Four Ways To Not Feel Hungry While Dieting

One of the biggest drawbacks of trying to lose weight on a diet is the fear of feeling hungry all the time. If you're already struggling to stop mindlessly munching snacks, just the idea of feeling as though you've got an empty stomach all the time could scare you away from even trying to diet. Thankfully, it's entirely possible to reduce your feelings of hunger while you eat fewer calories. Here are four ways to reduce your hunger pangs and feel satisfied while you lose weight.

Avoid Sugar & Simple Carbs

One of the best things you can do to stop feeling hungry all the time is to cut sugar and simple carbohydrates out of your diet. When you eat sugar and simple carbs, your insulin levels spike to maintain your blood sugar at a healthy level. Unfortunately, once the sugar you consumed has been equalized, your insulin level is still high and your body responds by feeling hungry. If you don't eat again, your blood sugar may dip, leaving you feeling  moody, devoid of energy and starved.

Complex carbohydrates like vegetables and whole grains enter the blood stream more slowly, so insulin levels don't have to spike as high or as fast.

Artificial sweeteners generally have no affect on the body's insulin levels, so they're a good choice for keeping your hunger under control. If you just can't give up sugar entirely, try using honey as a sweetener instead: it also has a reduced effect on blood sugar levels.

Drink More Water

Drinking water not only helps your stomach to feel fuller, but it can reduce feelings of hunger. The body often sends out a signal indicating that it's craving water when you're dehydrated, but it may be misinterpreted by you as feeling hungry.

Think you're drinking enough water? You might be surprised to know that nearly half of the population is drinking four or fewer cups of water per day, which is less than half of the 9-13 cups suggested by the Mayo Clinic. You don't have to chug water, but consider raising your intake if you're not drinking the minimum.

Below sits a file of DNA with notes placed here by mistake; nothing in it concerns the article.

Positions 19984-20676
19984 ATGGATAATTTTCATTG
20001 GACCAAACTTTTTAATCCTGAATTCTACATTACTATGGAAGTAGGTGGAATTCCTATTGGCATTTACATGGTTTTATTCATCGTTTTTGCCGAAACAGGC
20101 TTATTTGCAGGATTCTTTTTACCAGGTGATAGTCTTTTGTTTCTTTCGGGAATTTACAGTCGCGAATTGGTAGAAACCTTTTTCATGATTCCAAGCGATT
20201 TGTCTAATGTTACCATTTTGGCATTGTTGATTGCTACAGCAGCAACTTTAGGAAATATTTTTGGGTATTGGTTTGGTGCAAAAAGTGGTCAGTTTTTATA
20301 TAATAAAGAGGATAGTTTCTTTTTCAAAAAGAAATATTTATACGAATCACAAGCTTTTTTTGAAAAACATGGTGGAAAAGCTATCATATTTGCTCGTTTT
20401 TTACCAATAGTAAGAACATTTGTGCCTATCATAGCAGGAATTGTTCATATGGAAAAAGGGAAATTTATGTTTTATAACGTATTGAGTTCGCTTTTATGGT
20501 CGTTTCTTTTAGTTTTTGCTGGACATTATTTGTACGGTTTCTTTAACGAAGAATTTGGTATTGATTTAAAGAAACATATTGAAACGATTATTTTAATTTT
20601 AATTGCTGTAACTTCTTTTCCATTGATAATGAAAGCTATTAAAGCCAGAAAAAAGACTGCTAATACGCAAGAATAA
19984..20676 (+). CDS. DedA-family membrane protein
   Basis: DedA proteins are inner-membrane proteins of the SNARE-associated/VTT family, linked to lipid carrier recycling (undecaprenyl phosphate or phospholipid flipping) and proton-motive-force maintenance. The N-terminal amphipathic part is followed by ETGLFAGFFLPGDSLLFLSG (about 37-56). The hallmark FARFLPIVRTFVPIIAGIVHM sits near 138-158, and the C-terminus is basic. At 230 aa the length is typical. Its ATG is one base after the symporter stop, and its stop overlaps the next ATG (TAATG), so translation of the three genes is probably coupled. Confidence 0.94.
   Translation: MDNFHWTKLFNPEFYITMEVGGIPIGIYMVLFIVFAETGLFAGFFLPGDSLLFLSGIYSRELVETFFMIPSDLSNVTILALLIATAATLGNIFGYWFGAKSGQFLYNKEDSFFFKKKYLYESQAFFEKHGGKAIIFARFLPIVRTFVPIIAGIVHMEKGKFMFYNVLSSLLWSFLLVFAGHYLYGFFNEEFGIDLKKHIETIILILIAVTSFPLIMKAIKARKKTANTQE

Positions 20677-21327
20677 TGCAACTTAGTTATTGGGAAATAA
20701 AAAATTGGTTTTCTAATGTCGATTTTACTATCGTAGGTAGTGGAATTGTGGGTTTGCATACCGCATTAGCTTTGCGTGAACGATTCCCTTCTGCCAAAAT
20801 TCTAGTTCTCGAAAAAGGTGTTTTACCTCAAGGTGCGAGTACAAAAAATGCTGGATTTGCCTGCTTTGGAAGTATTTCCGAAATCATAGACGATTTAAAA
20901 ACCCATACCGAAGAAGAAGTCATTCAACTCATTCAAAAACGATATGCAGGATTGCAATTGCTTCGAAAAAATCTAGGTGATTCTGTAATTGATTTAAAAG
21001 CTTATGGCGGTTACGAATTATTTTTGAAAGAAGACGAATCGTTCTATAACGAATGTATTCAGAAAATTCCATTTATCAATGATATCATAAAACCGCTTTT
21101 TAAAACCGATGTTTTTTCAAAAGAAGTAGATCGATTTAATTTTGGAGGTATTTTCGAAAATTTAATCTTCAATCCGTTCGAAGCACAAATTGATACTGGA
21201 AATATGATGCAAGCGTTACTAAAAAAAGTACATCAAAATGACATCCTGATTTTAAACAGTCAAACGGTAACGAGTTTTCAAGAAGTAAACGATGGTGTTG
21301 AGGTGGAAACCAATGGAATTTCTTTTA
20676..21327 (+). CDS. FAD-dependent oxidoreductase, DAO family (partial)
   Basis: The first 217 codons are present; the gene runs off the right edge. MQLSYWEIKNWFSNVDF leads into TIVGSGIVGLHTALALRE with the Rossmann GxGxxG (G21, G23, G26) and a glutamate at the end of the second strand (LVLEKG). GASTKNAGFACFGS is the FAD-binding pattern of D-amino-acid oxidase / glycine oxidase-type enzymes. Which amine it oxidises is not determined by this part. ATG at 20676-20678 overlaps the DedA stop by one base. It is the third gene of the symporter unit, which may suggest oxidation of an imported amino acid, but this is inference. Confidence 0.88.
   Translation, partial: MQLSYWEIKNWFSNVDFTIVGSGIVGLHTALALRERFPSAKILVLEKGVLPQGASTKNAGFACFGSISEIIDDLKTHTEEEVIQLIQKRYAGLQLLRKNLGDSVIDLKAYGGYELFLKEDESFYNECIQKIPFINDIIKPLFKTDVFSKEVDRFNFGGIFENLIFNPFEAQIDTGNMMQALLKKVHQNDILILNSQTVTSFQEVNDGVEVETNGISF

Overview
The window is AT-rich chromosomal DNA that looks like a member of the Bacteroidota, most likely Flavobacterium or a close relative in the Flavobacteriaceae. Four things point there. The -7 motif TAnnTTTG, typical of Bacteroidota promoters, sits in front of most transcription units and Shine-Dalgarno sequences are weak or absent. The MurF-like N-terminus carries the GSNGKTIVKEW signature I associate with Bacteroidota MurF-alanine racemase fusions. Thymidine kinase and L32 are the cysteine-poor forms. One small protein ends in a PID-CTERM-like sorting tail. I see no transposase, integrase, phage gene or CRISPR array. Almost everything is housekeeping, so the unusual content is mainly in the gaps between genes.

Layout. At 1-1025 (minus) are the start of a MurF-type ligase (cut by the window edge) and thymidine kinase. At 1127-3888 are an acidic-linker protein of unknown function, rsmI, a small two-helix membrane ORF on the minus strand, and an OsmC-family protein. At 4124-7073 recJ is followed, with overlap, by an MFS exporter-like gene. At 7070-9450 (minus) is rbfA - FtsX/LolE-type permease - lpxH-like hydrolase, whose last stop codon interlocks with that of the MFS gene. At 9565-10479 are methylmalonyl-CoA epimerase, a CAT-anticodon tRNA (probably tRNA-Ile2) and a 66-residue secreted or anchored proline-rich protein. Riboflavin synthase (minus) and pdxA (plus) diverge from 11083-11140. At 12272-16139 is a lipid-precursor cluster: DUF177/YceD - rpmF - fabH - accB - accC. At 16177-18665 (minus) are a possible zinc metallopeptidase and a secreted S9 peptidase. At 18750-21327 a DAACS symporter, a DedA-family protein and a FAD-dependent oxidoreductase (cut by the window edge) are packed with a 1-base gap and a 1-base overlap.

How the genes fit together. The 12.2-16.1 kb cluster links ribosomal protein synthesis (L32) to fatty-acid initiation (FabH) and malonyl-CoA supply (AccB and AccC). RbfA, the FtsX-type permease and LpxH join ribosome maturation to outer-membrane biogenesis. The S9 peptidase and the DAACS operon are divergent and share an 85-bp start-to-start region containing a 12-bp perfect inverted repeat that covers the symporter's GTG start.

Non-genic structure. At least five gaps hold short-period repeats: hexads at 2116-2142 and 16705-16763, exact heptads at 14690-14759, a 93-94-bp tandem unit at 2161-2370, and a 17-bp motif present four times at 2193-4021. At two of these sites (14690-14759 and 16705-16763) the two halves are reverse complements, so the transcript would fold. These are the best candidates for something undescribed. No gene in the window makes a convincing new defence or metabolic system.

Fat Is Not The Enemy

Here's something that seems counter-intuitive to losing weight: eat more fat! Believe it or not, after decades of the belief that eating a low-fat diet will make you thinner, doctors and scientists are starting to believe that fat isn't the enemy. In fact, many medical professionals now believe that animal fat has no negative impact on cholesterol levels, so you don't have to cut steak out of your life.

Sadly, many of the low-fat foods that have been marketed as effective ways to lose weight have been packed full of sugar and simple carbohydrates to keep them tasty, which make your insulin spike and leave you feeling hungry for more. A full-fat treat takes longer to digest and generally tastes more satisfying, so you may want to eat fewer of them.


If you need extra help keeping your appetite under control, taking an appetite depressant medication like phentermine may help. This medication affects the central nervous system, which plays a critical role in transmitting information to your brain about whether you're hungry or not.

Phentermine also increases your energy levels, which may make it easier to be more active, thus making it easier to lose weight. With boosted energy levels, you may find it easier to participate in interval-style exercise training, which has been shown to reduce appetite and reduces the appetite-stimulating hormone ghrelin, as well.

Going on a diet doesn't have to make you miserable, and it doesn't have to leave you feeling hungry all the time. With these tips, you can feel satiated while eating fewer calories and healthier foods. Contact professionals, such as those from Riverfront Diet Clinic DBA Doctors Diet Program, for further assistance.